Court overturns political ad ban on public media shows
Former U.S. Sen. Rick Santorum announces he will be suspending his campaign during a press conference at the Gettysburg Hotel on April 10, 2012 in Gettysburg, Penn. Dropping out of the race meant a loss to private media companies who were counting on his ads. But will political ads soon be joining the public media airwaves?
David Brancaccio: A federal appeals court in San Francisco has ruled that public radio and TV stations cannot be barred from running political messages, or political "underwriting announcements" as they're called in the system. The ruling upheld the current ban on non-p0litical outright advertising on public stations. But does this mean public stations are about to get a flood of paid campaign messages?
Ken Stern is the former president of National Public Radio in Washington. Good morning Mr. Stern.
Ken Stern: Good morning, David.
Brancaccio: So, does this appeals court ruling suggest to you that political ads are coming to public radio?
Stern: I doubt it, at least in the near term. Political ads are big business now for commercial radio and television stations. I think public broadcasters will have to be very cautious in taking political ads now. Political ads would probably be pretty jarring to their audiences, and any public broadcaster would have to weigh sort of the economic value of that against the possibility of alienating their audience. So I think they’ll be pretty cautious moving into this space.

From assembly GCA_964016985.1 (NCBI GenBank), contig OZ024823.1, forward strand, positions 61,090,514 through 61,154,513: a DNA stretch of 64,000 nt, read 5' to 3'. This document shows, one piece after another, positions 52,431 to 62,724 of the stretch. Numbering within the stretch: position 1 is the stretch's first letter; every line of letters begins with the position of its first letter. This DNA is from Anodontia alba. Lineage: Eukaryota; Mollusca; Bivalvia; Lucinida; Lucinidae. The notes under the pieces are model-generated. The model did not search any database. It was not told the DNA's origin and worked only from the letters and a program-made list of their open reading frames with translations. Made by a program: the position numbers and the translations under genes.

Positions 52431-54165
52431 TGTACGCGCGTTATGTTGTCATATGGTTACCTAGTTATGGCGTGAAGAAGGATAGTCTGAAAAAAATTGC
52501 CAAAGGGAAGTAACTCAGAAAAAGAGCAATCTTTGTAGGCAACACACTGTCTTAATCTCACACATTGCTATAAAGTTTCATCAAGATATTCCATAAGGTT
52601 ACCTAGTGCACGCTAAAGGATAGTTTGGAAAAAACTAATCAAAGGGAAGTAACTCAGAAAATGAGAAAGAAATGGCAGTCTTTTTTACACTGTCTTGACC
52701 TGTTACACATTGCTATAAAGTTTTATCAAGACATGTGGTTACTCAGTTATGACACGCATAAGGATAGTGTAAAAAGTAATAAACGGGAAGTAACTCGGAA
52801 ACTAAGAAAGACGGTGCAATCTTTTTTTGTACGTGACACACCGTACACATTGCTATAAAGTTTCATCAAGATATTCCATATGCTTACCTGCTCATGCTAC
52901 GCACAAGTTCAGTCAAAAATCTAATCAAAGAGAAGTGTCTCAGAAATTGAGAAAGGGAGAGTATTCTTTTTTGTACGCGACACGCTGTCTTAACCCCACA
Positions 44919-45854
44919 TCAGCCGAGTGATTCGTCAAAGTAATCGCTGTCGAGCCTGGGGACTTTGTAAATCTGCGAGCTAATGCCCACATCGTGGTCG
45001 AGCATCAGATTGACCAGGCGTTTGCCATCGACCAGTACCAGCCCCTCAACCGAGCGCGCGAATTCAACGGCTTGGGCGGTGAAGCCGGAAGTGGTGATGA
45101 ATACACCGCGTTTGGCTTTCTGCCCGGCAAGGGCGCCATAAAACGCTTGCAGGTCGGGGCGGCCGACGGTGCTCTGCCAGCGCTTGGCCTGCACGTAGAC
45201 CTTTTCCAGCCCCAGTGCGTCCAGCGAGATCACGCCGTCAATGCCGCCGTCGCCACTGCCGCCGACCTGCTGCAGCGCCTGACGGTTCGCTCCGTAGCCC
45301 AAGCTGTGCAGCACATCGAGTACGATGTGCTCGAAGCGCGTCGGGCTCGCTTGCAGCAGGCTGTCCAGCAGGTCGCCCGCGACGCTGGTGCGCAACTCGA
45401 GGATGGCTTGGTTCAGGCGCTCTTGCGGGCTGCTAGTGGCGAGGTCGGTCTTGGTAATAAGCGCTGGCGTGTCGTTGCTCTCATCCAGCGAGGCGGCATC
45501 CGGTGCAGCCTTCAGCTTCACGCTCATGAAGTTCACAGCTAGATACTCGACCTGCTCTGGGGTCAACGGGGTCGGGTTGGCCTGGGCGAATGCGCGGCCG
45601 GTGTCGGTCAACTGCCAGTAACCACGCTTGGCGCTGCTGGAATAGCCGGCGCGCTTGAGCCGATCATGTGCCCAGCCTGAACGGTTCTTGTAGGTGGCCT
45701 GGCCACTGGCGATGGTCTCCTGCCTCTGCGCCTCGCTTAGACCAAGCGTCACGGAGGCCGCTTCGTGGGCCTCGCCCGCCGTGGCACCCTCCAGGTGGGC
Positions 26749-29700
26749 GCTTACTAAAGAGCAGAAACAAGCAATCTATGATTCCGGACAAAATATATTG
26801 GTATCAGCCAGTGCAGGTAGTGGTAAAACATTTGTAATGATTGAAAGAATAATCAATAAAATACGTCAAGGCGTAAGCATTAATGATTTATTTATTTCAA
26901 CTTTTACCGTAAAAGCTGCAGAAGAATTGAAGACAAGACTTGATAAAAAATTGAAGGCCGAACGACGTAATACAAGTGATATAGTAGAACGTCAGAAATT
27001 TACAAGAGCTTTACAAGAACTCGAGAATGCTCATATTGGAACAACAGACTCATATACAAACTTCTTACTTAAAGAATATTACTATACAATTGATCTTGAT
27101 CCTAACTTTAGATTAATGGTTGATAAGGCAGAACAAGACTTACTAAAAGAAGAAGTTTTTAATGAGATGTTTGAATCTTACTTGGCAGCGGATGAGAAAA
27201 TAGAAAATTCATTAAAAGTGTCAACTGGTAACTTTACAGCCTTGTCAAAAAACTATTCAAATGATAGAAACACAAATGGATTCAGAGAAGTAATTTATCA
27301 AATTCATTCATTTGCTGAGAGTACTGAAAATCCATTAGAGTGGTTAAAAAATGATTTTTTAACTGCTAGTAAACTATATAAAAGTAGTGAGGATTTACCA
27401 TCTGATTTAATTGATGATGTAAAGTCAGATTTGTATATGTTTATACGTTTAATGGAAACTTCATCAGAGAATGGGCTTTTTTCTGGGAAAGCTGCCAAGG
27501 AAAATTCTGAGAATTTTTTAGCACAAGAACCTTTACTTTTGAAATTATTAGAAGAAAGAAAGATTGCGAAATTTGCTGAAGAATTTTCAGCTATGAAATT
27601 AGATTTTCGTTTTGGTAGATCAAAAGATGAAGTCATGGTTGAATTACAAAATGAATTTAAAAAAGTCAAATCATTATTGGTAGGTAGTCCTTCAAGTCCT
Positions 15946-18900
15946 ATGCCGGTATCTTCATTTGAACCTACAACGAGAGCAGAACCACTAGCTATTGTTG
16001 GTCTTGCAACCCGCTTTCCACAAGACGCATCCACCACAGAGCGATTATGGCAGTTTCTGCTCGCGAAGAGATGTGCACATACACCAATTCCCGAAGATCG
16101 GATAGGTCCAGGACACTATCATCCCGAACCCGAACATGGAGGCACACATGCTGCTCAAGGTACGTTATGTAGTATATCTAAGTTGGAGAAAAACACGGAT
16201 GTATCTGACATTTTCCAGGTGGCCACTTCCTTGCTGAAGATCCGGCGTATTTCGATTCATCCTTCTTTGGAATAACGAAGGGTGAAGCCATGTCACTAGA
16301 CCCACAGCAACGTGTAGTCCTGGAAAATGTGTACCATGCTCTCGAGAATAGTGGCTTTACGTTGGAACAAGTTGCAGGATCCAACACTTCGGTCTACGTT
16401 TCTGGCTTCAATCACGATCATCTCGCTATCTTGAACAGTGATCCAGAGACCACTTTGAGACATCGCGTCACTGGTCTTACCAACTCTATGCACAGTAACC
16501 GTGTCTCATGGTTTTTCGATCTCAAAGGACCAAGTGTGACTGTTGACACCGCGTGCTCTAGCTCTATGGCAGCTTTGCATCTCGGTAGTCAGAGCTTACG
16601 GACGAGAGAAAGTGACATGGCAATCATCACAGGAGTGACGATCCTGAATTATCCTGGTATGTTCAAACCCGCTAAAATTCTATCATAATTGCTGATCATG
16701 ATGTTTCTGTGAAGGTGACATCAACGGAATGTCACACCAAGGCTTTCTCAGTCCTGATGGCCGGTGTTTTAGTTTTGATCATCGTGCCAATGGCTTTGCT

Brancaccio: What you’re saying is that, really, the public radio audience will have a voice in this.
Stern: Well, they have a voice and also they’re donors. A lot of the dialogue around this is going to be about money, and the biggest source of income to public radio and public television are donors. Even if it’s just an economic equation, as opposed to a judgment about what’s right or wrong. Public broadcasters are not going to want to do anything to alienate their donor base.
Brancaccio: Now of course commercial broadcasters get a lot of money from political advertising. Presumably, the commercial industry may feel aggrieved about new competition if these ads were to come to public radio.
Stern: Well, it is a lot of money for commercial broadcasters. I think the most unhappy people in the country about Rick Santorum dropping out of the race were radio and television stations in Pennsylvania, because they missed out on the ads from that primary. But there already is competition between public broadcasting and commercial broadcasting for promotional dollars. This is just a small piece of a larger competition that has existed for years.
Brancaccio: Kenneth Stern, former CEO of NPR. Thank you very much for this.
Stern: Sure. My pleasure to be with you.